Millennium Development Goals for health – will we reach them by 2015?



    The Millennium Summit at the UN headquarters in September 2000 has passed into the annals of history. At the beginning of the new millennium, 189 heads of state and government reached agreement on the Millennium Declaration. The Millennium Development Goals (MDGs) have inspired, mobilized, involved and not least facilitated the funding of key initiatives on a scale the world has not previously experienced. But will we reach the goals by 2015?

    The UN Millennium Development Goals are formulated on the basis of Chapter 3 of the Millennium Declaration on development and on the elimination of poverty (1, 2) (Box 1). All the goals share the aim of combating poverty and the grotesque differences in living conditions between countries and within the individual country. It is not surprising that the Millennium goals saw the light of day in 2000. The term is self-explanatory, and the goals are a «birthday present» from government leaders to the inhabitants of the world. Quicker and more direct access to information had helped to reveal global injustice; TV reports had shown suffering and need in an increasingly direct and confrontational manner; Human Rights had become more than just fine words on paper. The Child Convention, adopted in 1989, had been ratified by all countries with the exception of two, and more and more influential actors were demanding that action be taken.

    Box 1

    UN Millennium Development Goals

    • 1.

      Eradicate extreme poverty and hunger. Reduce by half the proportion of people living on less than a dollar a day by 2015. During the same period reduce by half the proportion of the world?s population who suffer from hunger

    • 2.

      Achieve universal primary education. Ensure that all boys and girls complete a full course of primary education by 2015

    • 3.

      Promote gender equality and empower women. Promote equality between men and women, and give women greater opportunities. Eliminate gender disparity in primary and secondary education preferably by 2005, and at all levels by 2015.

    • 4.

      Reduce child mortality. Reduce by two thirds the mortality rate among children under five between 1990 and 2015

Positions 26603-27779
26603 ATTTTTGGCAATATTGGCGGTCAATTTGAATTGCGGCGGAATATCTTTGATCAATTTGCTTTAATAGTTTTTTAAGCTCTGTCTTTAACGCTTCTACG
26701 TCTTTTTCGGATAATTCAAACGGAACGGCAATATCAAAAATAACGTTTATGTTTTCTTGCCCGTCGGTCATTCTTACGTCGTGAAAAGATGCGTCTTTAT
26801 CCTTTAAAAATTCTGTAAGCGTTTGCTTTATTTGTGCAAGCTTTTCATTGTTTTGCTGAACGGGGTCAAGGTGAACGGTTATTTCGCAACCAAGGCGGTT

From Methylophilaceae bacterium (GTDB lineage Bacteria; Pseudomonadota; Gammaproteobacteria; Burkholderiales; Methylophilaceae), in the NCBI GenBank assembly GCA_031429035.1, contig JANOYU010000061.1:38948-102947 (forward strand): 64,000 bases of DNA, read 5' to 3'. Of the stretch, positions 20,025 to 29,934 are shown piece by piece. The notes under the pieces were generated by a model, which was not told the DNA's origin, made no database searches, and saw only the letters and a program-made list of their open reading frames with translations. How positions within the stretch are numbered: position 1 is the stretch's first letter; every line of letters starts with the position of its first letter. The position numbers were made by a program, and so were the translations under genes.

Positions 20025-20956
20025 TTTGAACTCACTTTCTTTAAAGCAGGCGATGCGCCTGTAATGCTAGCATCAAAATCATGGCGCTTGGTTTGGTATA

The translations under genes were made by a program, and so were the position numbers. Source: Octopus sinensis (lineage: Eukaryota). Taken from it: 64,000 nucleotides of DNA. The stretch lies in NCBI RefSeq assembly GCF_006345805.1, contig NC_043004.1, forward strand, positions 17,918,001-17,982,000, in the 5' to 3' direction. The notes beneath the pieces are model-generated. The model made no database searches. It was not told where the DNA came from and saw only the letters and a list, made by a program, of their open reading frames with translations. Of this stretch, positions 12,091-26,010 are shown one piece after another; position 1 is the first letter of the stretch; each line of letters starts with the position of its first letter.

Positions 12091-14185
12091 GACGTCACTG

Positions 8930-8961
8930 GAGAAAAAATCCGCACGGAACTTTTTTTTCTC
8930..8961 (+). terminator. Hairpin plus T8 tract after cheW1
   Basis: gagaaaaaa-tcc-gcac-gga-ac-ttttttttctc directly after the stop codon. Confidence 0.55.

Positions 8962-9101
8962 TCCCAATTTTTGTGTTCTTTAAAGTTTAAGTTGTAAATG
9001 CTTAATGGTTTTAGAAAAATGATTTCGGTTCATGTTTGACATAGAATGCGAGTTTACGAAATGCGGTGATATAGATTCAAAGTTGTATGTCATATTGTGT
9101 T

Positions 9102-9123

• 5.

      Improve maternal health. Reduce by three quarters the maternal mortality ratio between 1990 and 2015¹

    • 6.

      Combat HIV/AIDS, malaria, and other diseases

    • 7.

      Ensure environmental sustainability. Reduce by half the proportion of people without sustainable access to safe drinking water by 2015. Achieve significant improvement in the lives of at least 100 million slum dwellers by 2020

    • 8.

      Develop a Global Partnership for Development. Develop further an open, rule-based, predictable, non-discriminatory trading and financial system that addresses the special needs of the least developed countries.

    ¹  5b (added at a later date). Achieve universal access to reproductive health

    From empty words...

    From empty words...

    All the goals are accompanied by indicators that can be measured underway. The starting point was 1990, when the World Summit for Children provided excellent data on children's situation in the various regions. In September 1990 a larger number of government leaders (71) and ministers (88) than at any time previously gathered in New York to discuss the situation of children. The UN Declaration on the survival, protection and development of children and an action plan were adopted almost unanimously. However, little progress was made. The MDGs were formulated on the basis of this and other factors. The target date is 2015.

    With four years to go, there is little doubt that many poor countries will not achieve the MDGs. But there is no doubt that the goals have inspired and promoted the funding of key initiatives on a level the world has not witnessed previously. In a number of low-income and medium-income countries child mortality has fallen considerably. This article gives a short overview of the actors, the funding and status of the so-called health-related goals, i.e. MDGs 4, 5 and 6.



    Key actors in the intensified efforts are the entire UN family, the World Bank, many governments and not least the medical journal The Lancet. With editor Richard Horton at the helm, since 2003 The Lancet has issued a range of series dealing with the health-related goals. Time and time again strong criticism of global injustice has been voiced and focus directed at the tragic loss of almost nine million young lives every year due to poverty. The series have undoubtedly contributed to a debate that continues to increase in intensity.

    New partnerships have been established. Two of the most important are Partnership for Maternal, Newborn and Child Health (PMNCH) (3) and «Count-down» meetings (4). PMNCH is an umbrella organization anchored in WHO. It was established in 2005 and currently has almost 400 members from public and non-governmental organizations. Its main task is lobbying and also providing a knowledge base for effective interventions. «Count-down» is a loosely knit constellation that arranges large conferences every second year which monitor the extent to which various countries are on target to reach MDGs 4 and 5 and in what areas.